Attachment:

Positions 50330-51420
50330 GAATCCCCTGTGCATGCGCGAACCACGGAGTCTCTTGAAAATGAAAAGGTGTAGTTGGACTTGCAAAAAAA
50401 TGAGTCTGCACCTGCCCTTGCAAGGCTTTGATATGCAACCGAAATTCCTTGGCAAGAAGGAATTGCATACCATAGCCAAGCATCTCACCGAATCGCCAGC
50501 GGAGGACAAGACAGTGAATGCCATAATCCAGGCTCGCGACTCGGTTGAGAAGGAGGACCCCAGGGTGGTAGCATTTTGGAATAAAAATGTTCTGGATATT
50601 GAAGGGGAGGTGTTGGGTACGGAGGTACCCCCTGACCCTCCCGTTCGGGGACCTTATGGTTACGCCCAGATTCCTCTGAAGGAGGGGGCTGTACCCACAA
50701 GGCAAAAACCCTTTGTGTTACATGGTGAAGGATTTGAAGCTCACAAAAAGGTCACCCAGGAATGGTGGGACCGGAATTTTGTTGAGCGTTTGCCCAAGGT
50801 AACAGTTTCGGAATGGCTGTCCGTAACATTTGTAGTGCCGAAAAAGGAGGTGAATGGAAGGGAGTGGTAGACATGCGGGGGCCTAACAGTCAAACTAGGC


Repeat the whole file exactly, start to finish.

Positions 50330-51420
50330 GAATCCCCTGTGCATGCGCGAACCACGGAGTCTCTTGAAAATGAAAAGGTGTAGTTGGACTTGCAAAAAAA
50401 TGAGTCTGCACCTGCCCTTGCAAGGCTTTGATATGCAACCGAAATTCCTTGGCAAGAAGGAATTGCATACCATAGCCAAGCATCTCACCGAATCGCCAGC
50501 GGAGGACAAGACAGTGAATGCCATAATCCAGGCTCGCGACTCGGTTGAGAAGGAGGACCCCAGGGTGGTAGCATTTTGGAATAAAAATGTTCTGGATATT
50601 GAAGGGGAGGTGTTGGGTACGGAGGTACCCCCTGACCCTCCCGTTCGGGGACCTTATGGTTACGCCCAGATTCCTCTGAAGGAGGGGGCTGTACCCACAA
50701 GGCAAAAACCCTTTGTGTTACATGGTGAAGGATTTGAAGCTCACAAAAAGGTCACCCAGGAATGGTGGGACCGGAATTTTGTTGAGCGTTTGCCCAAGGT
50801 AACAGTTTCGGAATGGCTGTCCGTAACATTTGTAGTGCCGAAAAAGGAGGTGAATGGAAGGGAGTGGTAGACATGCGGGGGCCTAACAGTCAAACTAGGC